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Is Elder.js Right For You?

By Nick Reese

Elder.js was built as a static site generator (SSG) but was developed into a full server side rendering (SSR) framework.

If you're wondering if Elder.js will support your use case we have 1 good rule to help you make that decision:

Are you looking to build a "modern" app with client side routing? If so, Elder.js IS NOT the right solution for you.

We like to think that Elder.js is great a building websites, regardless of whether they are statically generated or server rendered.

If you're building an "App" you can definitely use Elder.js but if you want client side routing make sure to check out SvelteKit.

Common Use Cases for Elder.js

The Elder.js project was born out of the system that powers ElderGuide.com. When building Elder Guide we searched high and low for a blazing fast static site generator that we could use with Svelte, but couldn't find anything that fit our needs.

After 6 months of building a great system, we decided to polish it a bit more and open it up into a project others could use.

Today, Elder.js has two main functions: one as a static site generator and the other as express middleware where it acts as a Svelte framework that supports server side rendering (SSR) and partial hydration. (You're probably viewing this page on the express middleware version.)

All of this said, we highly recommend Elder.js as a tool for building statically generated sites that can be cheaply and securely hosted on S3, Netlify, or Cloudflare.

These include:

To see static export in action run npm run build in your terminal. We think you'll be surprised how fast it builds. :)

If you are looking to use Elder.js as an express middleware make sure to look at the middleware hook as it should empower you to do anything you'd need to do with Express.

Learning Curves

Like most frameworks Elder.js has a learning curve but we've tried to keep it as minimal as possible to achieve common customizations while still making use of advanced Elder.js features as approachable as possible.

The largest learning curve for most people is learning how to use hooks and shortcodes to achieve their goals.

If you are able to understand the routes found in this template then you shouldn't have too many issues.

Elder.js vs SvelteKit

How Elder compares to SvelteKit is a very common question. The key distinction is that Elder.js is designed with SEO in mind and offers tools to help make building large static sites easier.

  1. Partial Hydration: Most "modern javascript frameworks" use client side routing which requires complete rehydration of the client. This can cause major SEO issues as Google Bot's process for indexing javascript heavy websites differs from that of mainly static sites. This is why many javascript sites that use react, vue, angular and svelte struggle with SEO even if they are server side rendered (SSR). In our experience partial hydration results in less indexation issues for Google much like jquery sites of yester-year. This is why Elder.js has gone all-in on partial hydration. We believe it is a competitive SEO advantage. (Google has a great guide on hydration.)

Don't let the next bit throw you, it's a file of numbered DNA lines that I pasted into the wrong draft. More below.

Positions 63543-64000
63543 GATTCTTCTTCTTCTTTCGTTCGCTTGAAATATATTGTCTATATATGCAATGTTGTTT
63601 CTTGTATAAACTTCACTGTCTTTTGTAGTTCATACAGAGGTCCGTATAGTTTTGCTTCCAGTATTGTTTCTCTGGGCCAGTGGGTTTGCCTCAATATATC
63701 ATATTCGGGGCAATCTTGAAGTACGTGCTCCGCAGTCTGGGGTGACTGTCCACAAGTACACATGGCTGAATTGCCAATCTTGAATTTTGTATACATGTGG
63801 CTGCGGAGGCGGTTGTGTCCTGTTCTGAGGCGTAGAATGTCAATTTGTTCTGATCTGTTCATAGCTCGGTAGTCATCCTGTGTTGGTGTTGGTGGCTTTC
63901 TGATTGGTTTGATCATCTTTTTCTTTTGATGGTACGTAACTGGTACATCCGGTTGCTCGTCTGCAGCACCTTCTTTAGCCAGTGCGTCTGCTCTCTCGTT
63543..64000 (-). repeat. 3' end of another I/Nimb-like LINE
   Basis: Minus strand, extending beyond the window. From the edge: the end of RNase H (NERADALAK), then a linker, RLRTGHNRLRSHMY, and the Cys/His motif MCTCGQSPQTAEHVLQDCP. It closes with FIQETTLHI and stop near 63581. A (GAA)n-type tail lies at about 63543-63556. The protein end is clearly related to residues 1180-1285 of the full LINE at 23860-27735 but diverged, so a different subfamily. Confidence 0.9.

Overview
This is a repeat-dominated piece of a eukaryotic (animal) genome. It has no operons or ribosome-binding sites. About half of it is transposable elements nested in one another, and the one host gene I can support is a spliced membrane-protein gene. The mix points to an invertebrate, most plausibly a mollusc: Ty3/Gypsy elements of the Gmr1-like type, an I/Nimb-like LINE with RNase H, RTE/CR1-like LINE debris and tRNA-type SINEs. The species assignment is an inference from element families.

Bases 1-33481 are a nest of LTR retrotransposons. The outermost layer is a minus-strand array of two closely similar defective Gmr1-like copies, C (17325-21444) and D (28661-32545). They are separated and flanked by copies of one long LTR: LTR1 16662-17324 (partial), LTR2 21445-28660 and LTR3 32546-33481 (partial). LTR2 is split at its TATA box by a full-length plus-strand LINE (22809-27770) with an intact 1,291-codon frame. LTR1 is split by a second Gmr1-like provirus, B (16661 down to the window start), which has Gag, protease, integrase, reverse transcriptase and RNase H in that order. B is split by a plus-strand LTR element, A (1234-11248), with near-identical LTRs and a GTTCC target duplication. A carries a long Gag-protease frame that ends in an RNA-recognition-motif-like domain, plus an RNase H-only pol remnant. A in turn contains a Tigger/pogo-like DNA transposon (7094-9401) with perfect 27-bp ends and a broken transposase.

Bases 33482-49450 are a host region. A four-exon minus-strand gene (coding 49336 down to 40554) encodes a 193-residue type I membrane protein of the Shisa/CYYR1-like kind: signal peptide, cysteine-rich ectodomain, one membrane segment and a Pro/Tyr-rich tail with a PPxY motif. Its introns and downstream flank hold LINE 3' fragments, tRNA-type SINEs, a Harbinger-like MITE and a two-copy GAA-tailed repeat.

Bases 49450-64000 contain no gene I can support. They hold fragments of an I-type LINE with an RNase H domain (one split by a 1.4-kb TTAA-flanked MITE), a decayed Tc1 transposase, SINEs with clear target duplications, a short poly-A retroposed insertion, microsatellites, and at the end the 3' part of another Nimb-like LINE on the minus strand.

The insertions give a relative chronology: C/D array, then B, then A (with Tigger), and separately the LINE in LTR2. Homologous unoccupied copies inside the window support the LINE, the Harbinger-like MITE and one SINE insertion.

2. Data Flow: When it comes to building non-trivial static sites, there is a lot of data massaging that needs to be in sync across the entire project. A good example is when reading from a headless CMS or generating a sitemap. With Elder.js, you can organize this data once and add it where you need to via a hook and it will be available on all pages. This is what enables Elder's extreme build speed, whereas SvelteKit has no data pipeline opinion.
  3. Elder.js has shortcodes which allow you to future proof your content.
  4. Elder.js uses hooks allowing your team to encapsulate much of a site's complexity in one place. These hooks also empower a growing ecosystem of plugins.
  5. Complete control over routing and url structure. SvelteKit uses file based routing which has it's benefits and limitations.

In short, Elder.js is purpose built to run flagship SEO sites with 10-100k pages.

SvelteKit is not out of beta but currently does not support Partial Hydration - you have to opt in/out of JS on a per-page basis, instead of per-component.

SvelteKit uses Vite and HMR which result in a bit better developer experience.

What Parts of Elder.js Aren't Perfect Yet?

A Very Complex Rollup Config

To be candid, Elder.js's biggest drawback is it's very complex Rollup configuration that is internalized into Elder.js which makes it hard to edit for custom needs.

As of v1.5, you can also use npm run esbuild to use the esbuild bundler which is much faster.

A Very Strict Folder Structure

Because of Elder.js' complex Rollup config it needs to follow a pretty specific file structure. This project matches that file structure and you can learn more about it on the getting started page.

No Live Reload / HMR support (Yet)

We realize developer experience is crucial and see potential in using esbuild to speed up our local development environment. While we'd love to use snowpack or vite due to our complex client and SSR bundling needs we need something with a bit more control.